BlackBerry's money-making QNX unit touts virty dual-OS devices

Hypervisor lets kit makers have realtime OS cake and eat it, too

Pushmi-Pullyu

QNX Software Systems, the BlackBerry subsidiary that markets operating systems and tools for embedded systems, has released new virtualization software designed to allow device makers to deliver rich graphical UIs without sacrificing reliability or safety.

QNX Hypervisor allows embedded devices to operate two OS instances at the same time, even when one or both of the instances is running a realtime OS – something competing hypervisors don't always handle well.

Realtime operating systems, like the QNX's flagship Neutrino, are used for applications where certain workloads just cannot fail, no matter what else is going on in the system – such as industrial equipment, automotive systems, and medical devices.

While they excel at keeping mission-critical systems running, however, realtime OSes were never really designed to deliver the kind of flashy interfaces that today's customers have come to expect.

That's why some vendors have been exploring using other kinds of operating systems – including Linux and Windows – to varying degrees of success. Ford, for example, tried running its in-car infotainment systems on Windows but switched back to QNX late last year.

With QNX Hypervisor, QNX claims customers will be able to gain all of the benefits of general-purpose OSes for usability while leaving the timing-critical heavy lifting to QNX Neutrino (which is what it does best).

The company says the performance cost of running OS instances on its hypervisor is in the "very low single-digit percentage range" in its initial tests.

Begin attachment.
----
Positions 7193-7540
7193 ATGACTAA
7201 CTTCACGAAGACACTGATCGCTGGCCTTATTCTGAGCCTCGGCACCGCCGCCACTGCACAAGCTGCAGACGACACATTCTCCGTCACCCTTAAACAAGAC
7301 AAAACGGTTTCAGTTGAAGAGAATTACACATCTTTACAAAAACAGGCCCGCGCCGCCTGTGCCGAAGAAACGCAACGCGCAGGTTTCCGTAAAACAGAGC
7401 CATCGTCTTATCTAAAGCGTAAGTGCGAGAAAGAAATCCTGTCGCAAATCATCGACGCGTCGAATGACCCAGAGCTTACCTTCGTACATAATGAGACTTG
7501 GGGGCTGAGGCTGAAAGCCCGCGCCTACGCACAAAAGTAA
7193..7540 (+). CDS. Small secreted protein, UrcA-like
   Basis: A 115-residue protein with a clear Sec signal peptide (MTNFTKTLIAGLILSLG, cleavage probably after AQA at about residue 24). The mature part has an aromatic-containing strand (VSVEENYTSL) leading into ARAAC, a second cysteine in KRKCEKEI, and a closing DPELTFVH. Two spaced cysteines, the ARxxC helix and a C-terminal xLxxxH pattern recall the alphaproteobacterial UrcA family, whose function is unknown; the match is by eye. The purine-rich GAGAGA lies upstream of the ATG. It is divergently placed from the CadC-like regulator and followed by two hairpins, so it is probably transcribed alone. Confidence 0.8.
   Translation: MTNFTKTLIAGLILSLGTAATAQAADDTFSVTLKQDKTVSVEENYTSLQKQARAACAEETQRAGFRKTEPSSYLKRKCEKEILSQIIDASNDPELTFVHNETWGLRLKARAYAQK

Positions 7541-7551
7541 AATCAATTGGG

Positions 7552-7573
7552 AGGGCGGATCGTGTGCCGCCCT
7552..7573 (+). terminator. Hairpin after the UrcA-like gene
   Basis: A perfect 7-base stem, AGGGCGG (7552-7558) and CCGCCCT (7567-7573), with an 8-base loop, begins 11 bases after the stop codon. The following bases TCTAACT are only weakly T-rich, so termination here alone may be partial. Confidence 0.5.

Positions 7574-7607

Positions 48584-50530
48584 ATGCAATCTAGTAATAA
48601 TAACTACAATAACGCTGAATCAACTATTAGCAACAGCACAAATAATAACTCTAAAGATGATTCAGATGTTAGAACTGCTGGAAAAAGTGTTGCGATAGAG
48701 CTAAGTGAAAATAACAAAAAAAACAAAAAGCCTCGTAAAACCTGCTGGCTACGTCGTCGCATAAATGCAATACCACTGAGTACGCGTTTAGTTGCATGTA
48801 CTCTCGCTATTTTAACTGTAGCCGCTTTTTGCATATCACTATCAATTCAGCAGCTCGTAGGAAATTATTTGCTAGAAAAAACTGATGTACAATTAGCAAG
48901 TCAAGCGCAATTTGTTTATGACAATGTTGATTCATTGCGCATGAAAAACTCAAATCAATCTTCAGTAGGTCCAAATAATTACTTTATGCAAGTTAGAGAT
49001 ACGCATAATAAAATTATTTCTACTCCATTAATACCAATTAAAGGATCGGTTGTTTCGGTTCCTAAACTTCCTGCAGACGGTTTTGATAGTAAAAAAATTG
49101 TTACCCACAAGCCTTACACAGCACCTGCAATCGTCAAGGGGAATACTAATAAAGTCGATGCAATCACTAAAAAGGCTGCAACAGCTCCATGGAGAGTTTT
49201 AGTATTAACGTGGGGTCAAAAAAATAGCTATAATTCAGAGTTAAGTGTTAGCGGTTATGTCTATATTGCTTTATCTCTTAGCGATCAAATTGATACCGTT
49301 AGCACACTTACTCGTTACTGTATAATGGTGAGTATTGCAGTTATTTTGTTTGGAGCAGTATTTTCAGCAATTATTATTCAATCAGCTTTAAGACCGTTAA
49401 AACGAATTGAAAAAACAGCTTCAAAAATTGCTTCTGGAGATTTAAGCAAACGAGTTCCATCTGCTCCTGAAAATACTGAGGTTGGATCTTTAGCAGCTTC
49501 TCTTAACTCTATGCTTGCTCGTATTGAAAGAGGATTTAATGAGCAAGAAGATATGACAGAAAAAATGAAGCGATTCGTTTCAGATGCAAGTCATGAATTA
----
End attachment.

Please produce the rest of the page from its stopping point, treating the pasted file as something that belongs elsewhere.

In addition to isolating sensitive workloads from less critical ones, QNX says using virtualization can also cut down hardware costs by allowing both OS instances to share the same devices and GPUs. GPU sharing works cross-platform and even across multiple screens, while running two QNX instances at the same time allows both to share a wide range of devices without writing custom drivers, via patented QNX tech.

There are limits, though. For starters, the first release of QNX Hypervisor will only work on ARMv7 processors, and it "makes full use of the hardware support for virtualization extensions on that platform."

QNX Neutrino itself, on the other hand, runs on a variety of silicon, including x86, ARM, PowerPC, MIPS, and SH-4 chips.

Supported guest platforms for QNX Hypervisor's first outing include QNX Neutrino 6.6 and 6.5 SP1, Linux, Android, and QNX CAR Platform for Infotainment; Microsoft platforms need not apply, even if they do run on ARM.

Mind you, no one has their hands on this thing yet. QNX says it plans to offer its hypervisor to "select customers" for evaluation beginning in April, with an eye to releasing it to general availability in the third quarter of 2015.

If your interest is piqued, however, QNX will be hosting a webinar on the topic of virtualization options for device manufacturers on March 10 at 12 noon EST; you can sign up here. ®

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